Board Basics with DirectHer Network
DirectHer Network (“DirectHer”) is a collective of seven, young professional women. Based on our varied professional and volunteer experiences, we are dedicated to empowering Alberta women aged 20 to 45 with the knowledge and confidence needed to serve as board directors. DirectHer was founded in 2019 after seeing too many capable women self-select out of leadership opportunities when failing to “perfectly” match the application criteria.
DirectHer’s idea has two components (collectively, the “Idea”):
1) To host two public workshops on “board basics” that create an inviting, safe, and motivating space for young women to ask questions and learn about being a board member. Our workshop goals are to demystify intimidating board language, create tangible exposure to board process (through a mock board meeting), and instill confidence in women regarding the skills they already possess that would benefit a board.
2) To develop and manage a bank of online resources that compliments and extends the learnings received from the above workshop to a wider audience.
The Idea will focus on board concepts and terminology in the not-for-profit sector, given this is an important entry point for women seeking board and governance experience. However, the materials also provide basic knowledge on boards in the for-profit sector, as our overarching goals are to:
1) empower young Alberta women to seek out opportunities and join not-for profit boards, and
2) demonstrate a pathway of opportunity for young women seeking to join for-profit boards in the future.
The anticipated outcomes of the Idea are to:
1) normalize the discussion on and opportunity for young women to join boards; and
2) empower women to apply for and secure board positions to increase the visibility and diversity of women at the board of directors level.
The DirectHer team brings practical and technical expertise and experience in: corporate law, professional accounting, public research, workshop design and evaluation, public speaking, group facilitation and project analytics. DirectHer was incorporated in January 2019 and has presented to 78 women in the first four months of 2019. DirectHer formally launched on Instagram on March 8, 2019 @directhernetwork, and in 8 weeks has created a community of nearly 500 people interested in corporate diversity and inclusion and board governance.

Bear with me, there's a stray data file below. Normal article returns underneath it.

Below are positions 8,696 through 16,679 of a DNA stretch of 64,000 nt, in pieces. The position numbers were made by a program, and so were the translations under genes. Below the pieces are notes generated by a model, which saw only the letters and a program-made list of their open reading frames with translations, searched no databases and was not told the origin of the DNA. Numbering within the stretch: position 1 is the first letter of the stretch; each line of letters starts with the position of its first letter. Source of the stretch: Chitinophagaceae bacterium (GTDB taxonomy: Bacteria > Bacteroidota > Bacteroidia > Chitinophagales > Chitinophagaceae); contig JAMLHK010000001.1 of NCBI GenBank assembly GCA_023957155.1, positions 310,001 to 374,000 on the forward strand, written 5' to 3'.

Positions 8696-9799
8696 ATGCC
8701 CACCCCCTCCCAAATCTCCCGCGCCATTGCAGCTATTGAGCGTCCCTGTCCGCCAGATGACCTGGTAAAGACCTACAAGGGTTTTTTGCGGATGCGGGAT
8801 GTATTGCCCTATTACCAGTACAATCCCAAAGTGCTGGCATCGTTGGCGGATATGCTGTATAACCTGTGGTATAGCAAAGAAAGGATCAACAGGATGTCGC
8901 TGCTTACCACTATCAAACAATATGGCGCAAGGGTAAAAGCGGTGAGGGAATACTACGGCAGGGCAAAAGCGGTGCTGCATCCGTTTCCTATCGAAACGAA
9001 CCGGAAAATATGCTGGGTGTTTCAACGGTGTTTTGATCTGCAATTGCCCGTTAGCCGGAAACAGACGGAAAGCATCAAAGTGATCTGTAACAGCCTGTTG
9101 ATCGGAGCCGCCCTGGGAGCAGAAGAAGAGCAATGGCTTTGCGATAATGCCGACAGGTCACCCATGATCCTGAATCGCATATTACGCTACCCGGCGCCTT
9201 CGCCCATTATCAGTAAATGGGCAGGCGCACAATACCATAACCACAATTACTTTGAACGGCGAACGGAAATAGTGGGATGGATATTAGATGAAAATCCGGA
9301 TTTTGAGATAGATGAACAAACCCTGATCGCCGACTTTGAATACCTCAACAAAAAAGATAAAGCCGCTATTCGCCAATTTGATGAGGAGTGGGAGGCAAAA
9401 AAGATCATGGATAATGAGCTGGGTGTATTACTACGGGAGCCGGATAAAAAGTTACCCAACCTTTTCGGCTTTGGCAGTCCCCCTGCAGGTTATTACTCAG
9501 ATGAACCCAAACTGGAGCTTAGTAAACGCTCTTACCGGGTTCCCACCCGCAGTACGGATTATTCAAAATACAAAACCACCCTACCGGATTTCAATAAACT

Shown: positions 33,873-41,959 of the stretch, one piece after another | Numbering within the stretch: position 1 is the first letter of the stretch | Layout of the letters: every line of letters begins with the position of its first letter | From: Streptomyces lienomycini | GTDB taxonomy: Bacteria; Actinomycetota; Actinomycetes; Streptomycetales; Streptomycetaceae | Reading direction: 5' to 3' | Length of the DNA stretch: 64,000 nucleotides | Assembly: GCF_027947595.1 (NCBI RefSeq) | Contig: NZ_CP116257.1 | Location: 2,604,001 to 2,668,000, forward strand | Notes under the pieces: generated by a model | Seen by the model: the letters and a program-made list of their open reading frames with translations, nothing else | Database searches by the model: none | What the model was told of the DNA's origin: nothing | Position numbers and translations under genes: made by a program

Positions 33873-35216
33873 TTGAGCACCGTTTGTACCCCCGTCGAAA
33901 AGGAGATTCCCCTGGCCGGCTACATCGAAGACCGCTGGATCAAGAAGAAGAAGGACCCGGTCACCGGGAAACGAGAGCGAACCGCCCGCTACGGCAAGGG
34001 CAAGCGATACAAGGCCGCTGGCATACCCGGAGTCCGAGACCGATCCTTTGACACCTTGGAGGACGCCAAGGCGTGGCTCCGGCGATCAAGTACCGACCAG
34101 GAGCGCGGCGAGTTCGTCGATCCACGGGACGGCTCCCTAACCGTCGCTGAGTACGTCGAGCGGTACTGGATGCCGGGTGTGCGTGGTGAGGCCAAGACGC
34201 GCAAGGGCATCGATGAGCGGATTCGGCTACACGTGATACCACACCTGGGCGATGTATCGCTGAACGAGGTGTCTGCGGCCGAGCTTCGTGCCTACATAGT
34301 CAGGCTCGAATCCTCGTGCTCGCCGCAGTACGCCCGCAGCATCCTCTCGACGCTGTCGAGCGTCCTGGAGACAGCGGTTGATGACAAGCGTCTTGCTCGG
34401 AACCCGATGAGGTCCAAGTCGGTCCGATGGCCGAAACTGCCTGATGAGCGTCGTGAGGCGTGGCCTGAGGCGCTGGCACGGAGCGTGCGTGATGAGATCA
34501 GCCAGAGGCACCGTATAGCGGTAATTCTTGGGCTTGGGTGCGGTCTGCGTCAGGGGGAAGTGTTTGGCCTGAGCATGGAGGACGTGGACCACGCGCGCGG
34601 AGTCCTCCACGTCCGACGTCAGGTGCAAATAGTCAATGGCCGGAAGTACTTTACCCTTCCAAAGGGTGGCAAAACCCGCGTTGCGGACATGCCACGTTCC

Who Will it Benefit?
DirectHer intends to target young women in Alberta who are interested but not yet serving on boards, with a specific focus on those who: 1) are between the ages of 25 and 45; and/or 2) identify with a racial and/or ethnic minority group; and/or 3) consider themselves to be a person with a disability; (collectively, the “Audience”).
The Idea focuses on empowering young women as women's leadership at a directorship level is positively correlated with improved organizational operation. Facilitating workshops for young women enables them to consider and plan for diverse leadership opportunities early in their career trajectory. Diversity on boards is important as it allows for diversity of thought, encouraging more thorough, thoughtful and overall better group decision-making and performance (see, “Collective Intelligence and Group Performance”, Anita Williams Woolley, et al., December 2015).
Further, where three or more women sit on a board the following benefits are achieved:
1) improved organizational innovation: the ability to be first in the industry to develop innovative systems, introduce new business practices, and develop programs to facilitate creativity and innovation (see, “Women Directors on Corporate Boards: From Tokenism to Critical Mass”, M Torchia, et al., Journal of Business Ethics (2011) 102:299–317); and
2) women’s contributions are normalized, and communication dynamics are changed (see, for example, “Critical Mass: The Impact of Three or More Women on Corporate Boards", AM Konrad, et al., Organizational Dynamics 37.2 (2008): 145).
Despite the demonstrated benefit of board diversity, the statistics on women’s participation in Alberta remain poor. In 2018, women only held 12% of directorship positions for Alberta public issuers. Further, in 2016 less than 3% of public issuers had three or more women on their boards (see “Alberta Women on Boards Statistics Index”, issued by the Alberta Securities Commission).
In the not-for-profit sector, of approximately 3000 government board applicants between 2017 and 2018, only 21.8% were between the ages of 35-44. The majority of applicants (59.7%) identified themselves as Caucasian and only 3.7% considered themselves to a person with a disability (see “Diversity Survey Statistics”, Government of Alberta. 2018).